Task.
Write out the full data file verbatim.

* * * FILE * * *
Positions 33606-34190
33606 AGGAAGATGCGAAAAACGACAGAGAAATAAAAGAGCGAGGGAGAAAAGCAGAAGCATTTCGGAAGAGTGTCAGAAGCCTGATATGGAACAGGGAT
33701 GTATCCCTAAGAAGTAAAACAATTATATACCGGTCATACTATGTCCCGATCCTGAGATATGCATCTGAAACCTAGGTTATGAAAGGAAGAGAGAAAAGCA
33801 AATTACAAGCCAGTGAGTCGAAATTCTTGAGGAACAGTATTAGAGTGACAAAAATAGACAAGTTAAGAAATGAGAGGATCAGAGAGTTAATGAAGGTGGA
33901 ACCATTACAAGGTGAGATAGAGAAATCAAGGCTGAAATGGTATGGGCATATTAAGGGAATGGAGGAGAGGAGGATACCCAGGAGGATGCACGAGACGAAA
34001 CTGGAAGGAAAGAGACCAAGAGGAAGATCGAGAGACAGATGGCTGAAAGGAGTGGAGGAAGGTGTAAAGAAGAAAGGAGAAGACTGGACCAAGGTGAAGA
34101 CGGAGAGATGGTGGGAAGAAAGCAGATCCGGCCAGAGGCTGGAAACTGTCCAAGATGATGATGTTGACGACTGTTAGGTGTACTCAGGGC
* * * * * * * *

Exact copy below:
Positions 33606-34190
33606 AGGAAGATGCGAAAAACGACAGAGAAATAAAAGAGCGAGGGAGAAAAGCAGAAGCATTTCGGAAGAGTGTCAGAAGCCTGATATGGAACAGGGAT
33701 GTATCCCTAAGAAGTAAAACAATTATATACCGGTCATACTATGTCCCGATCCTGAGATATGCATCTGAAACCTAGGTTATGAAAGGAAGAGAGAAAAGCA
33801 AATTACAAGCCAGTGAGTCGAAATTCTTGAGGAACAGTATTAGAGTGACAAAAATAGACAAGTTAAGAAATGAGAGGATCAGAGAGTTAATGAAGGTGGA
33901 ACCATTACAAGGTGAGATAGAGAAATCAAGGCTGAAATGGTATGGGCATATTAAGGGAATGGAGGAGAGGAGGATACCCAGGAGGATGCACGAGACGAAA
34001 CTGGAAGGAAAGAGACCAAGAGGAAGATCGAGAGACAGATGGCTGAAAGGAGTGGAGGAAGGTGTAAAGAAGAAAGGAGAAGACTGGACCAAGGTGAAGA
34101 CGGAGAGATGGTGGGAAGAAAGCAGATCCGGCCAGAGGCTGGAAACTGTCCAAGATGATGATGTTGACGACTGTTAGGTGTACTCAGGGC